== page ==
It's easy to forget that we are all perfect in our own design. Sometimes we muck it up with habits and choices that do not serve us.
Eastern religions do not have a tradition of "grief" as it is understood in the Western world. Nevertheless, many Eastern religions have practices that help people in their grieving process.
The process of grieving is similar in all cultures, but the meaning of grief is different. In Eastern religions, a death does not represent a single event, but a life “cut short” at some point along the continuum of time.
Below we explore how Eastern religions generally view grief, along with their philosophical teachings.
In Buddhism, the ultimate goal is to free oneself from the cycle of suffering, and grief is seen as one of the many manifestations of this cycle.
The Buddhist teachings on life after death are very different from Christian beliefs that we will either go to heaven or hell when we die. Buddhists believe that there is a cycle of rebirths in one of these four realms until we can accumulate enough good karma to be reborn in a higher realm.
Many Buddhists believe that in order to experience joy, one has to experience sadness. They view grief as a natural part of life, and therefore it is not something that should be avoided at all costs.
Grief can be a powerful motivator for change and can lead to meaningful insights into our lives. It can teach us about impermanence and death, as well as remind us what we value most.
Their teachings seek to preach equanimity (Upekkhā) and compassion (Mettā) in the face of such adversity. Buddhists generally meditate and reflect on their actions - seeking to achieve such enlightenment to vanquish their sorrows.
Hinduism teaches that life continues after death.
The afterlife is not a single place, but includes a range of planes or levels that accommodate the different types of living beings according to their karma, beliefs, and actions during their lifetime.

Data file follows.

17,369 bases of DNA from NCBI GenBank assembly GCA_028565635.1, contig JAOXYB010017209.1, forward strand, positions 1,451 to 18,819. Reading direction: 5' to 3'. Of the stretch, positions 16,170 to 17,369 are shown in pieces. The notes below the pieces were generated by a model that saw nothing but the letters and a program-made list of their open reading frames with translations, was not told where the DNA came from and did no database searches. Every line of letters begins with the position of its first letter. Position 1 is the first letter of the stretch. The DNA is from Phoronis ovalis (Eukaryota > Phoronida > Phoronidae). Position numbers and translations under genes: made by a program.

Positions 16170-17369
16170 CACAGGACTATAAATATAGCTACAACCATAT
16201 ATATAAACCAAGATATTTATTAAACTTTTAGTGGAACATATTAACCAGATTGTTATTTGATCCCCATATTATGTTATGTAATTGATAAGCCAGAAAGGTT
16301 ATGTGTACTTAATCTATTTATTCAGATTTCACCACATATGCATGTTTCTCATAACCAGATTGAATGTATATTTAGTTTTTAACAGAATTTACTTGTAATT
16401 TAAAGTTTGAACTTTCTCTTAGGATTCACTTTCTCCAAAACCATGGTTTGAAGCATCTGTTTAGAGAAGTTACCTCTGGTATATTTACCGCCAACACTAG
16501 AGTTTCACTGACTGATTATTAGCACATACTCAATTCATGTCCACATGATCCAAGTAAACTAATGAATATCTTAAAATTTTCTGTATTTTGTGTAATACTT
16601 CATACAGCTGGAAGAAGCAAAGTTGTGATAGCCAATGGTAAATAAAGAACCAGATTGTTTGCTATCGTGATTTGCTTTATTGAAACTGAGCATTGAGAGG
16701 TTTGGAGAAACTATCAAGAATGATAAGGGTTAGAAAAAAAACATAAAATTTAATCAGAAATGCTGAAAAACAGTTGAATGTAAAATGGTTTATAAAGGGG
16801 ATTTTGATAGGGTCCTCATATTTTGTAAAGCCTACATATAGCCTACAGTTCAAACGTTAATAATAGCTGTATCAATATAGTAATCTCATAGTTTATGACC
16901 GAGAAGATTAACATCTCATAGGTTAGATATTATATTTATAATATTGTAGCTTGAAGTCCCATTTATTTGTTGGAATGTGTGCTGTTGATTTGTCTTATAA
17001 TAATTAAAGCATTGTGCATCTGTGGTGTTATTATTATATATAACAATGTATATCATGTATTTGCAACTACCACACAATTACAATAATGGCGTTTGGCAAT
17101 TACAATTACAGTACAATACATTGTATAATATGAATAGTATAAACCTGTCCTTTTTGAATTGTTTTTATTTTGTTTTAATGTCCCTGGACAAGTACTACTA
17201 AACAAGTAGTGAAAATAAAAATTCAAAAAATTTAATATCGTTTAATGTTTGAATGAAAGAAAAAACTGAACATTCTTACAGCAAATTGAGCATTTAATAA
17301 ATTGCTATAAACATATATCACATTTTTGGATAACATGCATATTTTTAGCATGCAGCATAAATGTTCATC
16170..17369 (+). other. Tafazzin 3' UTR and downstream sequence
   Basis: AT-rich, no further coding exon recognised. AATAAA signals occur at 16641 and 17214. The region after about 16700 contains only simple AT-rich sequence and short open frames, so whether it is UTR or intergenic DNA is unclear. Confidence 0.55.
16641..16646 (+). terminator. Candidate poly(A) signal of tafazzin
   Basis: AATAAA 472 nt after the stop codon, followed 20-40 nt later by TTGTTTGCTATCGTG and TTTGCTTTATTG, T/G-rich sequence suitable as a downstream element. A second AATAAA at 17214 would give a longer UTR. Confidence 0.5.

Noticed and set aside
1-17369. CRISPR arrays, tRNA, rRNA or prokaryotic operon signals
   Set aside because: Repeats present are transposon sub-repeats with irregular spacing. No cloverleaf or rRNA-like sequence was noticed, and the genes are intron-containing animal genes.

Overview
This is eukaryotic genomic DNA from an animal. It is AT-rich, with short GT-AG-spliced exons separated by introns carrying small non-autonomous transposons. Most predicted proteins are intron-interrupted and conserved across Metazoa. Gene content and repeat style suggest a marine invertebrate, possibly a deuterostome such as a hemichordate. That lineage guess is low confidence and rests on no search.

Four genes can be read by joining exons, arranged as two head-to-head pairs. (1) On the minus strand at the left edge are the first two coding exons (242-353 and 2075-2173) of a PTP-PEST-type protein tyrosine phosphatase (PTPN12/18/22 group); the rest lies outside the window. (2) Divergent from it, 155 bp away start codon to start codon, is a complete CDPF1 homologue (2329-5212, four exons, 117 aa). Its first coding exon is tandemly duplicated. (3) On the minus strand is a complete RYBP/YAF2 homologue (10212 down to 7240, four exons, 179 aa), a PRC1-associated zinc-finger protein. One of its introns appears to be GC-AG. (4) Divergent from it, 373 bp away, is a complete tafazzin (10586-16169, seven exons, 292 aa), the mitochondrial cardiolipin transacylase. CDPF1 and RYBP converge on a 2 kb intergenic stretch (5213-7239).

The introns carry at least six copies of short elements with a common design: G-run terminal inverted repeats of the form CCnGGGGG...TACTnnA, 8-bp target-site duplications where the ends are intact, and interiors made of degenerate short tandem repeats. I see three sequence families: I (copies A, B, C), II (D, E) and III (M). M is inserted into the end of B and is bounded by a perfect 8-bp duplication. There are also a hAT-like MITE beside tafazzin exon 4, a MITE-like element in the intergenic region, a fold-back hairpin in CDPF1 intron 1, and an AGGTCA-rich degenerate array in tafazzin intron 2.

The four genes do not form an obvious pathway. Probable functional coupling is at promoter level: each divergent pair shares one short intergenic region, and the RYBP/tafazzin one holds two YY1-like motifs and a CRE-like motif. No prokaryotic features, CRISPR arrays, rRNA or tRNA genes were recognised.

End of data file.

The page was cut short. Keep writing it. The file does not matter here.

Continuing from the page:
The idea of reincarnation is based on the concept that the soul will go on with its journey and it will be born again into another life form until it finally merges into or achieves unity with Brahman. In essence, it mirrors the philosophy of Buddhism’s teachings on reincarnation.
Hinduism teaches us that when we are faced with a loss, it is important to mourn. Mourning is a natural process of healing, and, in allowing yourself to grieve and experience your feelings of sadness, you are better able to move on.
According to Hinduism beliefs, life is full of happiness and sorrows. In order for life not to be unbearable with all the sadness around us, it is important that we learn how to balance our emotions. Grief should never last too long as this will lead you down a negative path.
The most important thing to remember during this time is that grief doesn't last forever. Sure, it feels like it may never end when you are living through it. But eventually there will be some light at the end of the tunnel and you will find peace.
The ancient Taoists believed that when a person dies, the body is just a shell and the spirit will live on. The soul would become an immortal and be able to enjoy the bounty of nature - or experience rebirth.
For Taoists, this idea is very comforting because it helps to alleviate the fear of dying. It also means that you don't have to worry about leaving earthly cares behind... because your spirit will go on after death.